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11 May 2007

Omega Psi Phi Members to Unveil Plaque
Memorializing Freedom Riders Event


Freedom Riders Commemorated: Community leaders and regional organizations unite in honor of the May 14th bus burning.

Tomorrow morning, May 12th, a common goal will be shared, developing a greater awareness for Alabama’s rich history in civil rights and a coordinated plan for heritage tourism.


“This has been a long time coming,” says the Theta Tau Chapter of Omega Psi Phi Fraternity member Willie Duncan. “The Omegas have had this plaque made for young people and the generations yet to come so that all can reflect on what happened here,” said Duncan.


The 1961 incident occurred on what is now Highway 202, where Freedom Riders, who were traveling in buses to challenge segregation law, were violently interrupted by angry mobs. The Riders were beaten as one of the buses was caught on fire, photographed and made famous through newspaper and television reports worldwide.


“We’ve been interested in memorializing this event in a way that describes the nation’s anger but also this community’s unusual love and positive reaction” said Georgia Calhoun, President of the Choccolocco Heritage Society and member of the Alabama Historical Commission.


Indeed, most people of Anniston reacted differently than the counterparts from Selma, Birmingham and Atlanta. According to Jacksonville State University history professor Hardy Jackson, “On the whole, Anniston handled the transition from segregation to integration with dignity and calm.”


The May 12th event, on the 46th anniversary of the bus burning, unveils the Omega’s marker and identifies the place where it will be permanently displayed after the proposed property is transferred from the State of Alabama to the Calhoun County Commission. “The Commission is eager to accept this land for the Omega’s plaque,” said Commissioner Eli Henderson, “and hopefully we can do more to promote education, understanding and healing, right here and all around the state.”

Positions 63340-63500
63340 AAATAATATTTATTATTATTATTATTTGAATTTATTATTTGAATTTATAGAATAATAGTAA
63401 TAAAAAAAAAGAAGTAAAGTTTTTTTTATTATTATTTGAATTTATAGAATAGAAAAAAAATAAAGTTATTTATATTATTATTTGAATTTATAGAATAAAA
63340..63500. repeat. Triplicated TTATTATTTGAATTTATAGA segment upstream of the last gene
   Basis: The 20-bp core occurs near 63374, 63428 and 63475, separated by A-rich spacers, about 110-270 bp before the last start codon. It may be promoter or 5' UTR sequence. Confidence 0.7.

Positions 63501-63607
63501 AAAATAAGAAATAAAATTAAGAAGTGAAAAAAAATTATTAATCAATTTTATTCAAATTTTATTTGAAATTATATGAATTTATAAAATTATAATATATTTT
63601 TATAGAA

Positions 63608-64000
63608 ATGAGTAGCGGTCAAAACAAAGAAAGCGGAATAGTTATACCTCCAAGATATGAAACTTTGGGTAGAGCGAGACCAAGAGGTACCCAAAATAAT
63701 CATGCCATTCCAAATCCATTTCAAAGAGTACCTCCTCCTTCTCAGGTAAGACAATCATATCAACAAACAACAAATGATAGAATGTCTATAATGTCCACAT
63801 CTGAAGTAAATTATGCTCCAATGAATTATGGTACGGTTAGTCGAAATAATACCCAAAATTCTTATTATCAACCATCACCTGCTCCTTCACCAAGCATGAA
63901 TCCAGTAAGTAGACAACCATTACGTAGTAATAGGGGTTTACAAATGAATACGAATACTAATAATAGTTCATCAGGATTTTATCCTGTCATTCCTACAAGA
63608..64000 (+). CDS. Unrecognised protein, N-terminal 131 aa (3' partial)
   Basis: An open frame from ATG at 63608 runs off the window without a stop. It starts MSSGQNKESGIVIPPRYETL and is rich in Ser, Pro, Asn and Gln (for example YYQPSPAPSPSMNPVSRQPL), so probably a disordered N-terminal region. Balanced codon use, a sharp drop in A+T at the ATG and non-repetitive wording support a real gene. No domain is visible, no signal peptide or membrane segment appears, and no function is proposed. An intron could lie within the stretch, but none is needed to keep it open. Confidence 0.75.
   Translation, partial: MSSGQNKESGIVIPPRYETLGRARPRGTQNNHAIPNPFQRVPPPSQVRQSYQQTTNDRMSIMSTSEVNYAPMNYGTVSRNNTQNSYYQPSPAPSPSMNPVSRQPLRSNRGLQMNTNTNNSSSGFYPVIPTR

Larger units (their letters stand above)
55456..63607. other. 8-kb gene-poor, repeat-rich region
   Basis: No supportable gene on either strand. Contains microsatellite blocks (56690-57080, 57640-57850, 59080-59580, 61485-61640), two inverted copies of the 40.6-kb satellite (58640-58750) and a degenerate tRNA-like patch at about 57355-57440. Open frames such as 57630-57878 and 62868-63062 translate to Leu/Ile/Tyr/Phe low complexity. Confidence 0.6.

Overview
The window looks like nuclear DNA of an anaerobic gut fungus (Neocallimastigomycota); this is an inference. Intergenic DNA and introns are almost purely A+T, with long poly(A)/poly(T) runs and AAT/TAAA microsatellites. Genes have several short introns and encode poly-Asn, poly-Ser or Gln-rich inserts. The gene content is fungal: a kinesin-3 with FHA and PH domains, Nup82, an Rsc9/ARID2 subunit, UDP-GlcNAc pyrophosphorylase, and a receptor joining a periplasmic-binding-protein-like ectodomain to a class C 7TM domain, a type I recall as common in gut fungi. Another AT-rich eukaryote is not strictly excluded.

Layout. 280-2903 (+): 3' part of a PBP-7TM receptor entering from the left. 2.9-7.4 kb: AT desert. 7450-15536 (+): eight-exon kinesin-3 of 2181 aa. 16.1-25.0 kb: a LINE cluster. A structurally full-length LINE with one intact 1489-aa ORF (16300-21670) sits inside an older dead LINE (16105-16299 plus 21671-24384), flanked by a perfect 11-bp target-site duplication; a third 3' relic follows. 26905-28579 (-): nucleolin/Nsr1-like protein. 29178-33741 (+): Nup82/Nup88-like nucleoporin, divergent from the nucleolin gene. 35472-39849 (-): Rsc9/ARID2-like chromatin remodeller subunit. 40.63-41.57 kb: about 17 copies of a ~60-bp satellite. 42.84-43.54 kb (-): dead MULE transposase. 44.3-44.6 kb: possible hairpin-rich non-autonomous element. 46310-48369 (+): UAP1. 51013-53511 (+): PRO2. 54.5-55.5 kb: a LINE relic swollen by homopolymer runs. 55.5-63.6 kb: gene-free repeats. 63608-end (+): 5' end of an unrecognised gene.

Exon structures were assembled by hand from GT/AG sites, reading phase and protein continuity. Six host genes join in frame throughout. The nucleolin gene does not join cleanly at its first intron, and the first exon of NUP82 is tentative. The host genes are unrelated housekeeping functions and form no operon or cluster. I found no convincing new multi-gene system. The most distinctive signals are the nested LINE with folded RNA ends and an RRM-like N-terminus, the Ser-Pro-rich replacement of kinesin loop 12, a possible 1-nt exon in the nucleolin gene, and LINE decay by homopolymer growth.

According to State Representative Barbara Boyd, “Future plans for the Highway 202 parcel include an outdoor park with educational panels, poetry, and a memorial of national proportion.”


The timing for such a development is “just right,” according to Ms. Dorothy Walker, Public Outreach Coordinator for the Alabama Historical Commission, as similar projects related to the Freedom Riders are being discussed statewide. As an example, Walker describes progress on the Greyhound Bus Station project in Montgomery. The Chairman of that group, Robert Daniel, reports: “Most recently, our committee, that has been working with the Alabama Historical Commission on this project, voted to incorporate and start a long term planning and fundraising effort that will tell the story of the Freedom Riders in Montgomery and across the state.” 


“It's great that finally a coordinated, statewide effort is pending and more tangible than ever, but for today, we’re just glad to get the ball rolling and be here at this forgotten but once famous place,” said Omega member Dr. Clarence Jairrels.   “Maybe on the 50th anniversary, a more complete version of the Freedom Riders' journey will be documented here and throughout the entire state.”

For more information, contact Pete Conroy; Director, JSU's Environmental Policy and Information Center (EPIC) and Field Schools; Office: (256) 782-8010; Web address:


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